Betting Stuff: Check your stocking, it's a bowl guide
Betting Stuff is a regular sports gambling column here at Saturday Down South with a focus on college football wagering (though don’t be surprised to see some non-college football insights from time to time). Did you know that sports betting is now legal in Tennessee? You can view the best Tennessee sportsbook apps here.
It can be a fool’s errand trying to determine what motivates a 20-year-old college football player. But over the years we’ve seen some incredibly flat performances served up by teams that simply didn’t want to be playing in their respective bowl game. A few trends have emerged in recent years that I consider when putting together my holiday betting card. Here’s how I’m seeing the bowl game spread, this season.
Conference title game losers
Let’s examine some recent bowl history of the Power 5 programs that lost in their conference title games.
- Pac-12 runner-up (Utah) – Lost by 28 to Texas in Alamo Bowl
- Big Ten runner-up (Wisconsin) – Lost by 1 to Oregon in Rose Bowl
- ACC runner-up (Virginia) – Lost by 8 to Florida in Orange Bowl
- SEC runner-up (Georgia) – Won by 12 against Baylor in Sugar Bowl
- Big 12 runner-up (Baylor) Lost by 12 to Georgia in Sugar Bowl
- Pac-12 runner-up (Utah) – Lost by 11 to Northwestern in Holiday Bowl
- Big Ten runner-up (Northwestern) – Won by 11 against Utah in Holiday Bowl
- ACC runner-up (Pitt) – Lost by 1 to Stanford in Sun Bowl
- SEC runner-up (Georgia) – Lost by 7 to Texas in Sugar Bowl
- Big 12 runner-up (Texas) Won by 7 against Georgia in Sugar Bowl
To save you the effort of doing the quick math, that’s a 3-7 record straight up, aided by the fact that there were three head-to-head runner-up matchups that ensured victories over the past 2 seasons. When it was a Power Conference runner-up against any other team, they finished 0-4 SU with an average margin of defeat of 10 points per game.
This aligns with the letdown factor that teams can experience after coming oh-so-close to achieving a conference championship. This time around that sets up the following opportunities to fade a conference runner-up:
- Iowa State-4.5 vs. Oregon (Fiesta Bowl)
- Florida-2.5 vs. Oklahoma (Cotton Bowl)
- Northwestern-3.5 vs. Auburn (Citrus Bowl)
- Alabama-19.5 vs. Notre Dame (Rose Bowl)
I’m pleased to see 3 of the 4 runners-up (USC opted for no bowl game) are favored, opening the door to really take advantage of this trend. Iowa State’s heartbreaking 6-point loss to Oklahoma (INT on final drive) has to put them on letdown alert in this spot. Oregon, with a first-year starting QB, is looking toward the future and hoping to build even more momentum with their second straight NY6 bowl victory. The Cyclones are also dealing with Matt Campbell rumors every day and the prospect of starters potentially opting out. Oregon, by and large, already weathered opt-outs before the season started and appear to have their full deck for this one.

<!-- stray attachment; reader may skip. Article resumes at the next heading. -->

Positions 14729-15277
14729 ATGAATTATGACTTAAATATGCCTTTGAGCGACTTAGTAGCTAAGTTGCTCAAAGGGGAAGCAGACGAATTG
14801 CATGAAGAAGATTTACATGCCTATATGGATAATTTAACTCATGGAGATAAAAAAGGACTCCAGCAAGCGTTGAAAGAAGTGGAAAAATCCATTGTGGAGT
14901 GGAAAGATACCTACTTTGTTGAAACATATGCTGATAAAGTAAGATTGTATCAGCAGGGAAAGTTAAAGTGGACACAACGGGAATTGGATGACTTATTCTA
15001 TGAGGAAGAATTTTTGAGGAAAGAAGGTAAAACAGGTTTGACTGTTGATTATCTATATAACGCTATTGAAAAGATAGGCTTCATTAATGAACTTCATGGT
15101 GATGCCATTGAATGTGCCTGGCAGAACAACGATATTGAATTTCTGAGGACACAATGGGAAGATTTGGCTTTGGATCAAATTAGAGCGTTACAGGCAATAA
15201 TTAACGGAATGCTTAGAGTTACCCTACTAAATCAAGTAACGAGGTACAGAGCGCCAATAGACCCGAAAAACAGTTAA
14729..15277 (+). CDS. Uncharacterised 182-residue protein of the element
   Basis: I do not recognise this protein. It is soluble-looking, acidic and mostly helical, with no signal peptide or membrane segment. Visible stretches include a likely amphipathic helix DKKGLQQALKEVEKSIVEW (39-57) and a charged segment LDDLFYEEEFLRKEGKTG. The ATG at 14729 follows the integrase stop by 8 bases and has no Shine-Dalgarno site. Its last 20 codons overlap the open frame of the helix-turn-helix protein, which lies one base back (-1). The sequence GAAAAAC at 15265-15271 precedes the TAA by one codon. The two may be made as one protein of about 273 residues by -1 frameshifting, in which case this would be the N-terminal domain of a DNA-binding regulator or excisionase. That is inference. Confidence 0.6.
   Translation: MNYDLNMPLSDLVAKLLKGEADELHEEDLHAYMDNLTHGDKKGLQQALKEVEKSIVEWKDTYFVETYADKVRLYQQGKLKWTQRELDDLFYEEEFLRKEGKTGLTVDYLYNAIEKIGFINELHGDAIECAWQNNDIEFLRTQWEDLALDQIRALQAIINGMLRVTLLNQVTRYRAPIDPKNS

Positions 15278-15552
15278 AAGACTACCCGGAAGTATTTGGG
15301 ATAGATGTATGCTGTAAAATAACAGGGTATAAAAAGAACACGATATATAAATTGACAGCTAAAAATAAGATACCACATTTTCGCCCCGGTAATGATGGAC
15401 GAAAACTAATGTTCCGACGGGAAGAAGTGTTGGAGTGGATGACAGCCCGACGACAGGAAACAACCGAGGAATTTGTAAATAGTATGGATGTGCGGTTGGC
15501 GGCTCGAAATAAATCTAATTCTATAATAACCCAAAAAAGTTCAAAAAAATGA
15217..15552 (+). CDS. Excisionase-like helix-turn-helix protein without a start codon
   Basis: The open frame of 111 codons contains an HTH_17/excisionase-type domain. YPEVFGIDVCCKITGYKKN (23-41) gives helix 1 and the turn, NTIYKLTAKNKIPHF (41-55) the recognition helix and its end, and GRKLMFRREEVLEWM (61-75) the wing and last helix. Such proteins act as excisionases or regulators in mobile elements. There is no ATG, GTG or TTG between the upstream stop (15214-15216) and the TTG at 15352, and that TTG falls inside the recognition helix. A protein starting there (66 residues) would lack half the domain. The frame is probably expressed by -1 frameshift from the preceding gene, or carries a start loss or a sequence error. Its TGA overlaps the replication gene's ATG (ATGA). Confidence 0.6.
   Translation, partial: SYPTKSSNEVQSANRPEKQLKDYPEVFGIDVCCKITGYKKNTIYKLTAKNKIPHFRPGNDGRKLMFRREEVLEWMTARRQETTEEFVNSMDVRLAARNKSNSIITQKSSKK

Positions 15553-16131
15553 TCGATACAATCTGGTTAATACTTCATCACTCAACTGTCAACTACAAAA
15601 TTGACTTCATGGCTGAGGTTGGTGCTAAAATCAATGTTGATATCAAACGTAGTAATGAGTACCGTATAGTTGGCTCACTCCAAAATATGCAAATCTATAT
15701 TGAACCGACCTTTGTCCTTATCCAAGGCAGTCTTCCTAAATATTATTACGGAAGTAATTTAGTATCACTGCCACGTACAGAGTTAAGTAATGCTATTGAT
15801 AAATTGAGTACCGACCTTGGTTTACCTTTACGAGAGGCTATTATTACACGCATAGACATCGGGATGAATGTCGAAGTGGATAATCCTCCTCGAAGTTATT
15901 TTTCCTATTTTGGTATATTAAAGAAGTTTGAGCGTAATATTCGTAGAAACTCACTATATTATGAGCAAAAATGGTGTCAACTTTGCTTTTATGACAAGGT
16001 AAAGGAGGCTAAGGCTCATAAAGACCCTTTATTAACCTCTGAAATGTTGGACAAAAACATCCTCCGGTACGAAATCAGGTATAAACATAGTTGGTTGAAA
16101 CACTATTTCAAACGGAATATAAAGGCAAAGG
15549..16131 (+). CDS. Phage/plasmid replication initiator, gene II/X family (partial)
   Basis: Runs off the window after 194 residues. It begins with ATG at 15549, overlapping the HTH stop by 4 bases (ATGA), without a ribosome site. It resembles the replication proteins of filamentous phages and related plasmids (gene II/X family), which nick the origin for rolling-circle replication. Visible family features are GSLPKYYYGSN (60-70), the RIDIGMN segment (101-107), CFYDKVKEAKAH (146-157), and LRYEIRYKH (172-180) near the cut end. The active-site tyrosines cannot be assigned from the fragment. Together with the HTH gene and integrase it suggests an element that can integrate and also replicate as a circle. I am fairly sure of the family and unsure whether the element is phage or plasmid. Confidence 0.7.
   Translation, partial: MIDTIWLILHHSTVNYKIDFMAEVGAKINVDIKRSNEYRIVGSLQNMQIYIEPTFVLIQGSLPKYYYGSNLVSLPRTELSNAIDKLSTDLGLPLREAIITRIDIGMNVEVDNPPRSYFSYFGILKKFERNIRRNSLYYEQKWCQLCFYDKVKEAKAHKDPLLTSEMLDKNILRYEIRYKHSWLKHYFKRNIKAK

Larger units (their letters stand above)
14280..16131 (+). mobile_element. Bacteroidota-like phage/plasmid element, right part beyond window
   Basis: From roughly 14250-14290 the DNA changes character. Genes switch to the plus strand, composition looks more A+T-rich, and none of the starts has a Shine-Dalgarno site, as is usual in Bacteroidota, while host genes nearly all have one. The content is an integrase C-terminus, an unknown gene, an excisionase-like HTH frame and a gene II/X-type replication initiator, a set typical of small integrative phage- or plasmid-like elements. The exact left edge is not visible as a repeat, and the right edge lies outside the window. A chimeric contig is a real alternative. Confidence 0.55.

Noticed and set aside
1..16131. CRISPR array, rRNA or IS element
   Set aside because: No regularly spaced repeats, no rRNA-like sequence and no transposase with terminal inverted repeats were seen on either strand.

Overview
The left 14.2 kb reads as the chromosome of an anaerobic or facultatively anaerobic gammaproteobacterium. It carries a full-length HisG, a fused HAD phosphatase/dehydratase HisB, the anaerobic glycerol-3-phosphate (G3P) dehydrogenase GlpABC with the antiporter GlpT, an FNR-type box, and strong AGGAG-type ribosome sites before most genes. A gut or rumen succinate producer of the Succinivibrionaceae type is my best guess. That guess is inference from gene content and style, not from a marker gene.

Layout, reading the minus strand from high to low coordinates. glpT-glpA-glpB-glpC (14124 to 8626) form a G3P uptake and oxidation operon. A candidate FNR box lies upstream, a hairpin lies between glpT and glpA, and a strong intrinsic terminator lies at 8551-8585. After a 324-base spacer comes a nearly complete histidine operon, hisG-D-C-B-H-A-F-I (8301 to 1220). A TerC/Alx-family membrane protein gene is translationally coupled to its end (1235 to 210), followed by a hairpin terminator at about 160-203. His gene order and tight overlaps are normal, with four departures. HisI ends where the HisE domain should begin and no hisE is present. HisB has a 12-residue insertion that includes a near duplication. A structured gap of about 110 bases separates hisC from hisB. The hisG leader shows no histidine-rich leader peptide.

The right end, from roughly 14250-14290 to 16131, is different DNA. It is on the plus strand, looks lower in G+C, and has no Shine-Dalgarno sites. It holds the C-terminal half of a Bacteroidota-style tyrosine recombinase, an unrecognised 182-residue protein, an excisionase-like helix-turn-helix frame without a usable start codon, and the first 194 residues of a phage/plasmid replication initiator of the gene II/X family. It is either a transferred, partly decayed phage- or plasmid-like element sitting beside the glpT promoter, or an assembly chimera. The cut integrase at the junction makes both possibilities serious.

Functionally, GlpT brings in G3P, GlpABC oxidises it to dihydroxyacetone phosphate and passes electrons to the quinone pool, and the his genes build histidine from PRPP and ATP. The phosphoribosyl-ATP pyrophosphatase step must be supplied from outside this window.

Florida has been installed as a short favorite against a red hot Sooners team, and I’m a bit surprised to be honest. The Gators already struggled to cover this season (3-6 ATS) and have gone from potential SEC champions and CFP attendees to a team on a 2-game losing streak who can’t stop anyone from scoring. And they’ll be without Kyle Pitts, who decided to prepare for the NFL Draft. I’ll ride with the Sooners and their suddenly nasty defense (hello, Ronnie Perkins).
And then there’s the Fightin’ Rece Davises. Northwestern is the kind of overachieving team that can get exposed during bowl season. Northwestern won the games where they dictated the tempo, and lost when they were dared to score in the 28+ range. We’ll know pretty quickly if Auburn is going to pack it in with an interim head coach or if they’re coming to play. If it’s the latter, I think Auburn’s A-game is 7-10 points better than Northwestern’s. I’ll probably hedge by taking 2 separate alternate lines: NW-10 (+225) and Auburn-7 (+375). That leaves a massive middle to get caught in, but I really believe we’re in for a blowout either way.